Illuminating Health Care and Education

By May 12, 2007Health Care

NAM President John Engler spent part of Friday morning with the board of directors of the American Home Furnishings Alliance, the furniture and upholstery manufacturing industry’s trade association. During the Q&A period, the topic of health care came up; it almost always does.

The question was whether more NAM members, despairing of high costs of employee health care, are advocating a government-run, single-payer health care system. You do encounter that sentiment, Engler acknowledged, but it’s a minority. Most manufacturers recognize it would be inviting other problems and costs.

You start off right away with the understanding that systems like Medicare and Medicaid are in deep trouble, and some of those costs there are ultimately coming back on to business in the form of taxation and government spending.

The boss followed with an argument for increased transparency and use of information technology, drawing a connection between the cost and quality problems facing education and health care we hadn’t heard before.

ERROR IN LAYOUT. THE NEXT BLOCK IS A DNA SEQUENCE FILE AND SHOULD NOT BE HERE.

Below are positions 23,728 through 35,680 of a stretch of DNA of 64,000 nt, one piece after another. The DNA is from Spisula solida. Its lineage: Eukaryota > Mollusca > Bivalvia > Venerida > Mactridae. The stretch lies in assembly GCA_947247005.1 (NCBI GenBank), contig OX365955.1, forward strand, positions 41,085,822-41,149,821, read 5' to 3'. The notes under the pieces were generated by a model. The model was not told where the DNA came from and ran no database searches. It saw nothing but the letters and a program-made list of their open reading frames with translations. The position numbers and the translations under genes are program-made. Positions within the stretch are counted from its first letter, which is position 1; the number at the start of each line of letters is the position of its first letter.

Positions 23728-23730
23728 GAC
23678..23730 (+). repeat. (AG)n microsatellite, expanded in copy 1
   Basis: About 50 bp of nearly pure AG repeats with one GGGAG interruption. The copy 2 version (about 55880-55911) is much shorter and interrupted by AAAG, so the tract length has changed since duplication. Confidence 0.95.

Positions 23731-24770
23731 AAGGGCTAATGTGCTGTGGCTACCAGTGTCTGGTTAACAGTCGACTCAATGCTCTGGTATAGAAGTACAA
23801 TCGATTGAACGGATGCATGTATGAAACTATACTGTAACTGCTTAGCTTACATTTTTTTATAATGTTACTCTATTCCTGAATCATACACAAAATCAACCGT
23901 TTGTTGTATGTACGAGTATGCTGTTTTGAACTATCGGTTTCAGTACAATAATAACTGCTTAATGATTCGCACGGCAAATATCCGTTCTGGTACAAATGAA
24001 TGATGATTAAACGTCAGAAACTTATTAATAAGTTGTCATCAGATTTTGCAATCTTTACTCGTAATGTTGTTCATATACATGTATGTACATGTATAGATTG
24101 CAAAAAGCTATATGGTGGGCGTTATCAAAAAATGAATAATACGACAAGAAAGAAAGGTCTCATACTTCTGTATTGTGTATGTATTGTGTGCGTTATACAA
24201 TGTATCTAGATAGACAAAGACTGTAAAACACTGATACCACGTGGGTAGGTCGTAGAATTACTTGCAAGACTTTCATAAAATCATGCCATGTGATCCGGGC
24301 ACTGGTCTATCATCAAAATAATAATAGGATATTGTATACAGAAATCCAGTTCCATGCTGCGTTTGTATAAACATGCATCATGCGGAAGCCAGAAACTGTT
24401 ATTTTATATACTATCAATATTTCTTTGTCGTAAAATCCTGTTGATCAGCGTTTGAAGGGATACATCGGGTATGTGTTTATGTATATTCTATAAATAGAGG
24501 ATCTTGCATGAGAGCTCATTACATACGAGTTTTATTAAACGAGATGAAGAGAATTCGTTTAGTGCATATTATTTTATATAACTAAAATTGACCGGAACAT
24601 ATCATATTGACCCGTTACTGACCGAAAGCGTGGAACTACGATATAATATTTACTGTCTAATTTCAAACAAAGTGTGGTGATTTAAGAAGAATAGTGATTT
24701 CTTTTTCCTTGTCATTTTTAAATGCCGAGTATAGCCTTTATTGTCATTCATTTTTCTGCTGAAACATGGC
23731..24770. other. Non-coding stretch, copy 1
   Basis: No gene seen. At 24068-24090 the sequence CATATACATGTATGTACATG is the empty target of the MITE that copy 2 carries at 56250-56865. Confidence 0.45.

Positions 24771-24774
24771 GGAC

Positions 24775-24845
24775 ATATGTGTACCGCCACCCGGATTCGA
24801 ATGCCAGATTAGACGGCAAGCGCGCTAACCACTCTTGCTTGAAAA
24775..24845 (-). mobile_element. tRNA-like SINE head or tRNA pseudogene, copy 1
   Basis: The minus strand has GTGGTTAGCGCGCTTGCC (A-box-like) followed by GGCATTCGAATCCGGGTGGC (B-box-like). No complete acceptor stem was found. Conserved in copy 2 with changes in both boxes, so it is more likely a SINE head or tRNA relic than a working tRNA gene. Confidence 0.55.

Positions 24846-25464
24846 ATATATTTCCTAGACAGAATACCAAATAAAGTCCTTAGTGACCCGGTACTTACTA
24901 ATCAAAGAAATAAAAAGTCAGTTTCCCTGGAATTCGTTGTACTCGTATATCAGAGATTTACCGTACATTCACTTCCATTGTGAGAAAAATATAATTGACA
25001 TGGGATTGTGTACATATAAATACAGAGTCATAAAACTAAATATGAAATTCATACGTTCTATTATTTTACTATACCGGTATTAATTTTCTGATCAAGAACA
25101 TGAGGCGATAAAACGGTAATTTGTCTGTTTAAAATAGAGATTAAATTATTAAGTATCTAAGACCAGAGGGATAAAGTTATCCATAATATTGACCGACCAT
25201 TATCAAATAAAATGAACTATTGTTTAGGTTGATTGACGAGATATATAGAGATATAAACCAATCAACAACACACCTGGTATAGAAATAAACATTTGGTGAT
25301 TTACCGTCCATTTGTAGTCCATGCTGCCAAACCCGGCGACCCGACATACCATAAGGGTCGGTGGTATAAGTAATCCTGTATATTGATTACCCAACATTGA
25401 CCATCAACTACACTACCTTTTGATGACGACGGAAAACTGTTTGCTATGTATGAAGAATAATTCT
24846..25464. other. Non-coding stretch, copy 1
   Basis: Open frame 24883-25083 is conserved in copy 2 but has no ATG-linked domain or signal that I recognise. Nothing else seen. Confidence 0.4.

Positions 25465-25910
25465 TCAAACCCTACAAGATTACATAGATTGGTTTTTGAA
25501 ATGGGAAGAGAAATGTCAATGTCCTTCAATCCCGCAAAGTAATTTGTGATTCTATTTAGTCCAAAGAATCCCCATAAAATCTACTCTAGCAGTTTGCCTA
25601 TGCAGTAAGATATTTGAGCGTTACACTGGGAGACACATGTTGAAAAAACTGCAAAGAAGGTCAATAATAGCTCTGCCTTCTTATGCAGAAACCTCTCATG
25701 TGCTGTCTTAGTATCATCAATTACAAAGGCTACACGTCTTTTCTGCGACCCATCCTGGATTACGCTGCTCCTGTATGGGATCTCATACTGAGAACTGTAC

It’s interesting to me that the two systems that are the most troubled are public health and public education. And they share a couple of things in common. They are the least transparent of the big systems, they’re the hardest to sort of crack the code on where all the money is going, how do I measure the quality. All the metrics that you [the manufacturers] use routinely on a daily basis, almost none of those are being used with any frequency and certainly any relish in those public-run sectors.

A timely discussion given HHS Secretary Mike Leavitt’s appearance on this weekend’s “America’s Business with Mike Hambrick,” our NAM radio program. Leavitt is pushing transparency and technology, the cornerstones of value-driven health care — giving consumers the tools and information they need to guide their own care.